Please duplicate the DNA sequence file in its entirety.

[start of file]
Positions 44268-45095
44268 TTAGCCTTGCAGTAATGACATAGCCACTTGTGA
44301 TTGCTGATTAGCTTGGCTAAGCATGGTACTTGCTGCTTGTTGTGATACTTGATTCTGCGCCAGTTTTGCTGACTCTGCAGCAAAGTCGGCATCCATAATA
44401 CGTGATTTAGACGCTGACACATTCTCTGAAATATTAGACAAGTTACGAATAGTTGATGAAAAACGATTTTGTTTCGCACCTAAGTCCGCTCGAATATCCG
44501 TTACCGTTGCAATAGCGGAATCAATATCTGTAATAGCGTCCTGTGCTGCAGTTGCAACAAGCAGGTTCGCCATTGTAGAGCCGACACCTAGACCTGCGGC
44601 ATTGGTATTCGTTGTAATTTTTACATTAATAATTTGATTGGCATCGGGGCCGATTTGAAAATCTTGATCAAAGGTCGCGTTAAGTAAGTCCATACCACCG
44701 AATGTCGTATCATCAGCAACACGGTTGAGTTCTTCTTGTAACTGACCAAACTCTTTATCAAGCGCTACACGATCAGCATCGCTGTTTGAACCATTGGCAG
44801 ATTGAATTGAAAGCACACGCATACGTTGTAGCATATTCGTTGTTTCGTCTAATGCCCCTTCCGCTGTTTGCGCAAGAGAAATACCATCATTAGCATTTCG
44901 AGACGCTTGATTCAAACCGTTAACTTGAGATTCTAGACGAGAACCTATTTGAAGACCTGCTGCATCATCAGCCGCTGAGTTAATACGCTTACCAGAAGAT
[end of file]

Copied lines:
Positions 44268-45095
44268 TTAGCCTTGCAGTAATGACATAGCCACTTGTGA
44301 TTGCTGATTAGCTTGGCTAAGCATGGTACTTGCTGCTTGTTGTGATACTTGATTCTGCGCCAGTTTTGCTGACTCTGCAGCAAAGTCGGCATCCATAATA
44401 CGTGATTTAGACGCTGACACATTCTCTGAAATATTAGACAAGTTACGAATAGTTGATGAAAAACGATTTTGTTTCGCACCTAAGTCCGCTCGAATATCCG
44501 TTACCGTTGCAATAGCGGAATCAATATCTGTAATAGCGTCCTGTGCTGCAGTTGCAACAAGCAGGTTCGCCATTGTAGAGCCGACACCTAGACCTGCGGC
44601 ATTGGTATTCGTTGTAATTTTTACATTAATAATTTGATTGGCATCGGGGCCGATTTGAAAATCTTGATCAAAGGTCGCGTTAAGTAAGTCCATACCACCG
44701 AATGTCGTATCATCAGCAACACGGTTGAGTTCTTCTTGTAACTGACCAAACTCTTTATCAAGCGCTACACGATCAGCATCGCTGTTTGAACCATTGGCAG
44801 ATTGAATTGAAAGCACACGCATACGTTGTAGCATATTCGTTGTTTCGTCTAATGCCCCTTCCGCTGTTTGCGCAAGAGAAATACCATCATTAGCATTTCG
44901 AGACGCTTGATTCAAACCGTTAACTTGAGATTCTAGACGAGAACCTATTTGAAGACCTGCTGCATCATCAGCCGCTGAGTTAATACGCTTACCAGAAGAT